Forum for Science, Industry and Business

Sponsored by:     3M 
Search our Site:


Inherited gene may increase risk for prostate cancer by 50%


Results point to novel pathway for development of prostate cancer

A single gene variant may increase a man’s risk of prostate cancer by 50%, according to a new study led by researchers at Mount Sinai School of Medicine and published this week in Cancer Research.

In 2001, Mount Sinai researchers published a study in Science that showed that a gene, known as KLF6, fails to function properly in at least 50 to 60 percent of all prostate cancers. This was the first single gene shown to be responsible for the majority of cases of this disease, which affects approximately 200,000 men each year.

This finding led to the question as to whether or not mutations in this gene that are present from birth might increase an individuals susceptibility to prostate cancer. John Martignetti, MD, PhD, Assistant Professor of Human Genetics at Mount Sinai and colleagues addressed this question by analyzing differences in the KLF6 gene in 3,411 blood samples from men in registries of three major cancer centers (Johns Hopkins University, the Mayo Clinic and Fred Hutchinson Cancer Research Center). Blood samples were divided into three groups based on the individuals from which they were taken – those with prostate cancer who had a family history of prostate cancer, those with prostate cancer and no family history of the disease, and those without prostate cancer.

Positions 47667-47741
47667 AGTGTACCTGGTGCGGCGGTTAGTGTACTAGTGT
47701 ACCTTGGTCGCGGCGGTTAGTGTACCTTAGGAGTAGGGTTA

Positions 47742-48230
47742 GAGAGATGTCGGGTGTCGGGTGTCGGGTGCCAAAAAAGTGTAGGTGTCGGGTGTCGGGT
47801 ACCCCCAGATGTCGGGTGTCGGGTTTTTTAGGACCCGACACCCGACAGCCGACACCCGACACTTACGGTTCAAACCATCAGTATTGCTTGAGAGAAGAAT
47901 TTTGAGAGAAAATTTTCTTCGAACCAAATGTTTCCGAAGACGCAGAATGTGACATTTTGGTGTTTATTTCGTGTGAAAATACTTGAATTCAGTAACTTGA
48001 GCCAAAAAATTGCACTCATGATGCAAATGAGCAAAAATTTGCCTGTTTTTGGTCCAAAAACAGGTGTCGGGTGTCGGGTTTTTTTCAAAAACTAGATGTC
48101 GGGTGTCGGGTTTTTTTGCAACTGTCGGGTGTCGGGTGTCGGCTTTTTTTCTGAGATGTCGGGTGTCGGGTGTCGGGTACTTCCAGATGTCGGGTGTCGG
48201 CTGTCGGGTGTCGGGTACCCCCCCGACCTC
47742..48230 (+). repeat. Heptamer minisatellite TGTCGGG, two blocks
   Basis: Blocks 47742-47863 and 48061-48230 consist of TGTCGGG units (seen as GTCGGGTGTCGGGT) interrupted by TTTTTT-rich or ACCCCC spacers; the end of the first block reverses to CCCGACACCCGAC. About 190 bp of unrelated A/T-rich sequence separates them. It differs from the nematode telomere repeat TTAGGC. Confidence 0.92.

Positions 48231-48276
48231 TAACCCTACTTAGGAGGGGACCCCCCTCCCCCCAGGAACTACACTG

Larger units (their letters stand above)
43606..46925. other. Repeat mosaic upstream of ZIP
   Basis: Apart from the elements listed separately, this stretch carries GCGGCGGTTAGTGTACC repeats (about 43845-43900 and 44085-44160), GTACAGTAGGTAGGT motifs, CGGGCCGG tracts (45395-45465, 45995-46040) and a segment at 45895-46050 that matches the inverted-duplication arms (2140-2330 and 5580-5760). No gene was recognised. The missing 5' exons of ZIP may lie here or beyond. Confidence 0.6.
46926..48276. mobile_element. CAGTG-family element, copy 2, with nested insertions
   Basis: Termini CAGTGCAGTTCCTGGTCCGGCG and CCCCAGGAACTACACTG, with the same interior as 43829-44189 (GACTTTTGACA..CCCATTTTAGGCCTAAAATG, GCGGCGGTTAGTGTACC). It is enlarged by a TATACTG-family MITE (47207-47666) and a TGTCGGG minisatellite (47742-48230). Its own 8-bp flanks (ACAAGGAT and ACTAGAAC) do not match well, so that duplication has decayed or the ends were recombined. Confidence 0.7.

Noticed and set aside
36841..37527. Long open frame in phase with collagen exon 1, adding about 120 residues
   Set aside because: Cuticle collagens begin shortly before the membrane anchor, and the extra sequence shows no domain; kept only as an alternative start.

About 17% of the patients with a family history of the disease and 15% of patients with no such history carried at lease one copy a single KLF6 variant, but only 11% of the controls had a copy. The significant difference in prevalence of the variant among three groups indicates that individuals with this particular gene variant face an approximately 50% increased risk for developing prostate cancer.

In the 2001 study, Dr. Martignetti, Scott Friedman, MD, Fishberg Professor of Medicine and Chief of the Division of Liver Diseases, and Goutham Narla, an MD/PhD student at Mount Sinai discovered that KLF6, functions as a tumor suppressor gene. Its role is to restrict cell growth. When KLF6 fails to function properly cell growth goes unchecked and cancer may results. It has since been discovered that KLF6 defects are implicated in a number of other human cancers, including colorectal, lung and liver.

The variant of the gene investigated in the report published this week produces a an altered version of the KLF6 protein. Rather than entering the cell nucleus to suppress cell growth as the KLF6 protein usually does, this altered version remains in the cytoplasm, where it has the opposite effect, thus increasing cell growth and potentially leading to the development of caner.

Prostate cancer is among the most prevalent cancers worldwide and is the second leading cause of male cancer-related death in the United States. Incidence is expected to double among men over age 65 in the next 25 years, according to the authors. "Our findings highlight a completely novel and previously unexplored pathway for the development of prostate cancer," said Dr. Martignetti. "Ultimately we plan to investigate the potential of this gene as a diagnostic tool, an indicator of a patients risk for prostate cancer, and as a potential target for new treatments."

The Mount Sinai Press Office | EurekAlert!
Further information: